We bring together here links to all of GC Capital Ideas’ top stories covering Solvency II published in 2010.
Solvency II - Approval of Internal Models: The Committee of European Insurance and Occupational Pensions Supervisors (CEIOPS) published many consultation papers in 2009 focusing on Level 2 implementation measures for Solvency II. Consultation Paper (CP) 37 addressed the procedures for approval of internal models. It was followed by a final paper entitled “CEIOPS Advice for Level 2 Implementing Measures on Solvency II ‘The procedure to be followed for the approval of an internal model’”, published in October, 2009. This series reviews the implementation measures described in the final papers. Implementation measures for the use of partial internal models are briefly described in these two CEIOPS papers.
Solvency II In-Depth: Guy Carpenter & Company, LLC sponsored this extended roundtable discussion that considered the progress made by (re)insurance as the Solvency II regime approaches. Held in London, it was attended by a number of UK and continental Europe industry leaders, including Guy Carpenter Managing Director and European Solutions Group Leader Eric Paire. We present the text of the roundtable discussion here as it appeared in Reinsurance Magazine.
Corporate Decision Making Using Economic Capital Models: In the 1980s many large general insurance companies investigated the use of dynamic financial analysis for corporate decision making. Only a small number of insurers and reinsurers, many of which were European, were able to develop dynamic financial models that were adequate for use in decision making. The primary obstacles to implementation were actuarial knowledge and computer technology. By the early 2000s, technology had improved, actuaries had developed techniques that allowed better quantification of insurance risks and dynamic financial analysis had evolved into enterprise risk management (ERM) supported by economic capital models. With these improvements, regulators began to develop solvency rules that create incentives for insurers to implement economic capital models. Although the current impetus for economic capital models is regulatory, the original purpose of enhanced strategic decision making is still valid and companies that use their economic capital models for ERM will be industry leaders.
Higher Pressure on Cat Risk Under Solvency II: In 2009, the Committee of European Insurance and Occupational Pensions Supervisors (CEIOPS) issued details of its Level 2 implementation measures for Solvency II in three waves of consultation papers. The capital charge for the catastrophe risk sub-module (NLCAT), a key driver of capital for non-life carriers and reinsurers, is covered in various publications, primarily in “CEIOPS’ advice for Level 2 Implementation Measures on Solvency II: SCR standard formula - Article 111 Non-Life Underwriting Risk (former CP 48)” and Consultation Paper (CP) 71 - “SCR Standard Formula - Calibration of non-life underwriting risk”.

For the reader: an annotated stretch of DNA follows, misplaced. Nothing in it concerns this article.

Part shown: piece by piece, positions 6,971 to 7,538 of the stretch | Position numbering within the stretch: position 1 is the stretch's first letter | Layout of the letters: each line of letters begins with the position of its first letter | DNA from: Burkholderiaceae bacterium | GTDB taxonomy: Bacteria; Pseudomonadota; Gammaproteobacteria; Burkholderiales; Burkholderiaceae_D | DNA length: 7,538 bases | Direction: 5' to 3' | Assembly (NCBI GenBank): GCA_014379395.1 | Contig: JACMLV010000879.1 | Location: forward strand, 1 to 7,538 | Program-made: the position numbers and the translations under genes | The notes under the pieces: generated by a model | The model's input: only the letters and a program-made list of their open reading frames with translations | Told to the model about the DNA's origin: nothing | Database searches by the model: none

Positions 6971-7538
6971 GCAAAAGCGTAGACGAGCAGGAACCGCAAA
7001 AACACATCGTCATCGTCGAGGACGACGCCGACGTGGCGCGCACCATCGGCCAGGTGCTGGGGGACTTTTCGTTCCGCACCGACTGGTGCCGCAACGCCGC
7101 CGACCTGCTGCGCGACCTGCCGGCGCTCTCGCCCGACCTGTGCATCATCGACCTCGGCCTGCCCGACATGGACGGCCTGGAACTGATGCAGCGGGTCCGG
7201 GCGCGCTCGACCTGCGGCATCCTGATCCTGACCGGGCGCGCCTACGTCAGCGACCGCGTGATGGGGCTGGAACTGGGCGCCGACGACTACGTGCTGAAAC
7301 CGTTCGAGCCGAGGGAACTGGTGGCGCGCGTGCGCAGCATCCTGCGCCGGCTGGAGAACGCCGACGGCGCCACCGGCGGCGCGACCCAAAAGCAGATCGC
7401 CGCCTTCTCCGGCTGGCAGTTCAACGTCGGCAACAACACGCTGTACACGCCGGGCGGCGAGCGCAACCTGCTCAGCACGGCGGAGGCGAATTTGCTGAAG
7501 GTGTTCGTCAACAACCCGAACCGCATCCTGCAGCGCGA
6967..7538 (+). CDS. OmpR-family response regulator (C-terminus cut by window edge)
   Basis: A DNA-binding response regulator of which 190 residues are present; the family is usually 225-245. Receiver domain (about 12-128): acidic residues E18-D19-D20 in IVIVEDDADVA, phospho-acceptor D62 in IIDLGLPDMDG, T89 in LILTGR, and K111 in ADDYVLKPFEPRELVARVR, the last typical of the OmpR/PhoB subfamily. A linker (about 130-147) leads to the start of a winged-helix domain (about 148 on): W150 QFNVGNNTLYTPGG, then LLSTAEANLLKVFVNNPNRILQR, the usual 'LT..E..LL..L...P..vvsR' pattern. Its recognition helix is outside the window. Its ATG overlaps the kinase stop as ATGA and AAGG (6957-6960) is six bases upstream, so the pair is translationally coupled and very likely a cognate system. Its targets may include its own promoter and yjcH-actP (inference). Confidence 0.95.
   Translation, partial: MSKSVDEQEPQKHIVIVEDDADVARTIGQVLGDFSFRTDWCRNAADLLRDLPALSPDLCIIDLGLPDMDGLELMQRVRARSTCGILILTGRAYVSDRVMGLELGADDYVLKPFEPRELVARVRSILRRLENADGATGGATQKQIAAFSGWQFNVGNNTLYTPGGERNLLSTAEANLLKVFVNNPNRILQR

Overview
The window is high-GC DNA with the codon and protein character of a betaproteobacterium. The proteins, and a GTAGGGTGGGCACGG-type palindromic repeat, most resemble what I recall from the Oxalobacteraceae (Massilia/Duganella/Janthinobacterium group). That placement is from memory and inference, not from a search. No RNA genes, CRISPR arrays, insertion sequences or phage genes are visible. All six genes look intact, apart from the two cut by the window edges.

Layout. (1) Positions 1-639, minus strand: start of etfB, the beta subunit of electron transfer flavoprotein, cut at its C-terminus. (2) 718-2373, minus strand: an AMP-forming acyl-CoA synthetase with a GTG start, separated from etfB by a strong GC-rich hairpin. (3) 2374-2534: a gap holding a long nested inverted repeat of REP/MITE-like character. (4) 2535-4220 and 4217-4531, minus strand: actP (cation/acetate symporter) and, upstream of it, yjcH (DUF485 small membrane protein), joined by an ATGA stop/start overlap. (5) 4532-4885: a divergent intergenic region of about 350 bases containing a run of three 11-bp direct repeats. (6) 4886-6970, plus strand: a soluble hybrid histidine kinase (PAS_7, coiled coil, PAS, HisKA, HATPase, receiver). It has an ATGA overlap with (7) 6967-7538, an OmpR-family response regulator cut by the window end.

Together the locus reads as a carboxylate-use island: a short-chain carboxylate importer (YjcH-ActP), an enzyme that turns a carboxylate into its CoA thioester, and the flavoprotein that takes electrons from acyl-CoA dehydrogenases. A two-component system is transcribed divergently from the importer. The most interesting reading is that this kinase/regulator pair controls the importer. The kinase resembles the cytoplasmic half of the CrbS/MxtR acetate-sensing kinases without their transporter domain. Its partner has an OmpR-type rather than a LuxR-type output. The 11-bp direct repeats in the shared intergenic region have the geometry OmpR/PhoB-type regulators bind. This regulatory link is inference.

Solvency II - Rationale for the Capital Requirement Increase for Underwriting Risk: In its series of Consultation Papers on Level 2 implementation Measures for Solvency II, the Committee of European Insurance and Occupational Pensions Supervisors (CEIOPS) drafted, in Consultation Paper 71, a new proposal for the calibration of non-life underwriting risk. Additionally, CEIOPS published its final and third set of advice to the European Commission (EC) at the end of January 2010. The purpose of this briefing is to outline the rationale provided by CEIOPS behind the proposed increase in the SCR in respect of non-life underwriting risk.
Solvency II: CEIOPS Third Set of Advice, An Overview: The Committee of European Insurance and Occupational Pensions Supervisors (CEIOPS) published its final and third set of advice to the European Commission (EC) at the end of January.
Solvency II - Gearing up for tougher Capital Requirements: The development of Solvency II continues to be one of the most significant regulatory developments for the insurance industry applicable to both primary carriers and reinsurers. European insurers are starting to focus now on the risk-sensitive regime they will face in 2012, especially on the impact of the risk-based quantitative requirements for measuring financial positions and capital adequacy.